roasted jalapenos from Hatch, New Mexico

Ouch, My hands are burning! – How to get rid of Jalapeno Hands

Jalapeno hands

If you have worked with spicy foods enough, you probably have had at least one time when your hands burned afterwards for hours. This is commonly called jalapeno hands in English, and has caused a lot of pain to many home cooks, and even professional chefs sometimes.

What causes the feeling of spice?

Spice is caused by capsaicin binding to different receptors in your body. They produce a variety of effects, including sweating, vasodilation, and localized pain. Capsaicinoids are oils, which are hydrophobic by nature. This means they don’t mix with water. If you cut peppers and rinse with water, odds are it won’t have much soothing effect.

How to prevent jalapeno hands?

If you have food preparation gloves available, wearing them when you work with spicy food is a great idea. Even if you don’t have them on hand, there are some things you can do to prevent a large heat buildup. One is to frequently wash your hands with soap and warm water. The soap will bring the capsaicin oils up and allow them to be washed off by the water. If you do this immediately after cutting peppers, you might not have any problem. Just don’t forget the soap, as it is the most important part.

Another thing you can do is try not to touch the juicy parts of whatever you cut. If you are working with fresh, unblemished peppers, you can probably do a lot without getting juice on your hands. In general, the outside of a chile pepper doesn’t really have spice, but the inside, especially the membrane area where seeds are has a lot. When you cut a pepper, the spicy juices leak out and get on your hands. With more mild chile, it is ok to do more work with them. The spicier a chile is, the more you should consider other ways of processing them without using your hands too much. Scissors or a food processor is ideal for superhot stuff.

How to soothe jalapeno hands after they start burning?

Time to get messy. Get some cooking oil, and rub it all over your hands for a minute or two. This will pull some amount of heat out of your skin and into the oil. After this, wash your hands thoroughly with soap and hot water. You will probably not feel any relief immediately, but this step is very helpful in shortening the time that your hands burn. Unfortunately, capsaicin that has penetrated the many layers of skin will not come out. You will still feel some burning for a while, but it will not last as long if you do this.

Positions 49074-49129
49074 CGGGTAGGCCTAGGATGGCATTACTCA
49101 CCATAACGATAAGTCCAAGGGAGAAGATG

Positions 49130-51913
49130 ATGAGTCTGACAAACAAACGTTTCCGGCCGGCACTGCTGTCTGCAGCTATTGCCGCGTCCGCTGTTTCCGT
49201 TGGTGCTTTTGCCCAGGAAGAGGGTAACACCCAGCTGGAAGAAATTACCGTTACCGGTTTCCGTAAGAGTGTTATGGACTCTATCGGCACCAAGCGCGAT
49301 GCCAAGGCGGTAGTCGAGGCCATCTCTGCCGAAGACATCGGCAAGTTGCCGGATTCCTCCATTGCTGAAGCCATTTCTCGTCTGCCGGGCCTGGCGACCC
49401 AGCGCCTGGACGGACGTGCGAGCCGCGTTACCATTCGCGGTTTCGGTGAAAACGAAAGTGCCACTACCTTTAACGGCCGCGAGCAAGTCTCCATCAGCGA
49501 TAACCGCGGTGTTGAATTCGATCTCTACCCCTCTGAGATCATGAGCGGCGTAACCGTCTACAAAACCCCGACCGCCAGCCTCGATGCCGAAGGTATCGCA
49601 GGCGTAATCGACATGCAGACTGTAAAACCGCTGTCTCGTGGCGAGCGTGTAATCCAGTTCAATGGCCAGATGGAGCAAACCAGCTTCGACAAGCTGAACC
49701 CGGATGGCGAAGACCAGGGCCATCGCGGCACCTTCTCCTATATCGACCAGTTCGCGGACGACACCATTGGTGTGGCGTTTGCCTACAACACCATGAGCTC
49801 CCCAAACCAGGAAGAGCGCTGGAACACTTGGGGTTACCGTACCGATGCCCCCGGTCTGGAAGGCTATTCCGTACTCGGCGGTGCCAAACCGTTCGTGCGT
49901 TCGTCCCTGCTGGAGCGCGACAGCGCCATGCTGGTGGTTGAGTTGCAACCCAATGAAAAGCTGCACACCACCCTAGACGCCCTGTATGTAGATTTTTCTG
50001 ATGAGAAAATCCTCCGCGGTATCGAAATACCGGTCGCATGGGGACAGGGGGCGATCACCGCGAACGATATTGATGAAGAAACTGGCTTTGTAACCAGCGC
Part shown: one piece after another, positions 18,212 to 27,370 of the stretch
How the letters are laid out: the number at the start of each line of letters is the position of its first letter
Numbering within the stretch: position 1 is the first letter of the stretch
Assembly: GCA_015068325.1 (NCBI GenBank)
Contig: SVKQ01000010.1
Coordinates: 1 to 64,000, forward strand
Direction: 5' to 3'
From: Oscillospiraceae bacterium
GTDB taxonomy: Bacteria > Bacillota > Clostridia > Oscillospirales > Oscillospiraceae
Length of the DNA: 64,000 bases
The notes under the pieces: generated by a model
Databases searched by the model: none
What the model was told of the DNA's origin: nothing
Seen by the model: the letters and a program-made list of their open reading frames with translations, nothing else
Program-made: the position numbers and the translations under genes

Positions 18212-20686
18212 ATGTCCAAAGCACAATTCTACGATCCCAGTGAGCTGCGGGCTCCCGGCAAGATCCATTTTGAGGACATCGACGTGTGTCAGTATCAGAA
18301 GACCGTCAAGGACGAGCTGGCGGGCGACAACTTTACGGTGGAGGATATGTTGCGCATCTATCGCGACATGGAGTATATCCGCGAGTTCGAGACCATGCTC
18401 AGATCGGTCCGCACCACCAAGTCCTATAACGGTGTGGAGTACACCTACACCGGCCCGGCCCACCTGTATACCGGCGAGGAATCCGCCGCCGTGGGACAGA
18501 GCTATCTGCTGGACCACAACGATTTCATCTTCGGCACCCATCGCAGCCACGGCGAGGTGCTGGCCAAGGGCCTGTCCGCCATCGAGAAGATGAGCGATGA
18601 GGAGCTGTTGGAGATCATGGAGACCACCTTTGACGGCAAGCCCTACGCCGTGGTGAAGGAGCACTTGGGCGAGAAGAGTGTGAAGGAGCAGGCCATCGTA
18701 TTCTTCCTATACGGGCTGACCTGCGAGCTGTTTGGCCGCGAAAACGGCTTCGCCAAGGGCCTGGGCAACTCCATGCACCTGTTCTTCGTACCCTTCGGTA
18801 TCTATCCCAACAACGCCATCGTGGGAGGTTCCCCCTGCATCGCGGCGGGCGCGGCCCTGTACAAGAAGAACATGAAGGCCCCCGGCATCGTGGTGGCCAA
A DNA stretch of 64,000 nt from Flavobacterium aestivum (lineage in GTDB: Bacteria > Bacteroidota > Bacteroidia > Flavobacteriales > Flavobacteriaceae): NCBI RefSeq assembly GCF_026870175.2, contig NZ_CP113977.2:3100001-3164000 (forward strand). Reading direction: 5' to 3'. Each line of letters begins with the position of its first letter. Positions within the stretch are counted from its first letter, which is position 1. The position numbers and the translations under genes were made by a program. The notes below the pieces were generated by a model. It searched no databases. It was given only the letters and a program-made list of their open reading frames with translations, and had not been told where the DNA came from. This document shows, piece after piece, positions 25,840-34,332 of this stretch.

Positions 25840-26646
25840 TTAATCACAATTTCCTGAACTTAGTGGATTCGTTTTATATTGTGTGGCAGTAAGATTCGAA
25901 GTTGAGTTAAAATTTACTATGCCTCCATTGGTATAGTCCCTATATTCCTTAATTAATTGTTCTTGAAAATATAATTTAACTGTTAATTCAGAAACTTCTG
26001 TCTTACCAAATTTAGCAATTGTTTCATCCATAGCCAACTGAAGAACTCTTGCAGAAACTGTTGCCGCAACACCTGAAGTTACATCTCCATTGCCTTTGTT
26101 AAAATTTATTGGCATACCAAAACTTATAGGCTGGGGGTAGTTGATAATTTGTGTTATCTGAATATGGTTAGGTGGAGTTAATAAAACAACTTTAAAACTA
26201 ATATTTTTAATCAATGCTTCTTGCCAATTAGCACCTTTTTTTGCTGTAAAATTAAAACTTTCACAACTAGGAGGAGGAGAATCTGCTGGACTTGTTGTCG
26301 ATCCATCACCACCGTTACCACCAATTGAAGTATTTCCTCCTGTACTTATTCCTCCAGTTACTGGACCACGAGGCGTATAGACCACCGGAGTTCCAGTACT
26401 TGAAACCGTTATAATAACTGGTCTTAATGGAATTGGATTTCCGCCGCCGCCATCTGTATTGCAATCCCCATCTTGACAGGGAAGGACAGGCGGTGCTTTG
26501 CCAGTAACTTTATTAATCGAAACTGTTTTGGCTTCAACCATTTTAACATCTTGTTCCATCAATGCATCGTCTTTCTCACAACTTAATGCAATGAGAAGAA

If you have hot spots on your hands somewhere, you can suck the heat off with your mouth, but this method takes a while and might gross out people around you. Many people will recommend soaking your hands in cold milk, and this also will have some effect, but try using oil and washing with soap and water first. The milk will not do as good of a job at pulling the heat out, but can be nice to soothe the pain after you have used oil or strong alcohol to remove most of the capsaicin from the surface of your skin.

Don’t touch your eyes, and especially don’t touch your lover

Unless you want to cry harder than when you watched Titanic, keep your hands away from your face. Likewise, if you don’t want to sleep on the couch for the next month, keep them away from people you care about too. Many times, we underestimate just how much spice is on our hands, because it takes such a long time to penetrate the layers of skin and bind to a receptor that you can feel it.

Jalapeno hands and Hatch chile

People in New Mexico are quite prone to jalapeno hands, as a yearly tradition for many of us is peeling our sack of chile for the year. Because of this, I wrote this blog post to hopefully spare some people from a fiery feeling in their fingers this 2024 Hatch chile season! Remember the key points. If you have gloves, use them. If you don’t have gloves, wash your hands with soap a lot. Follow these key ideas so you don’t get jalapeno hands, even if you are peeling a sack of xxx-hot Lumbre chile. Happy peeling, enjoy your chile!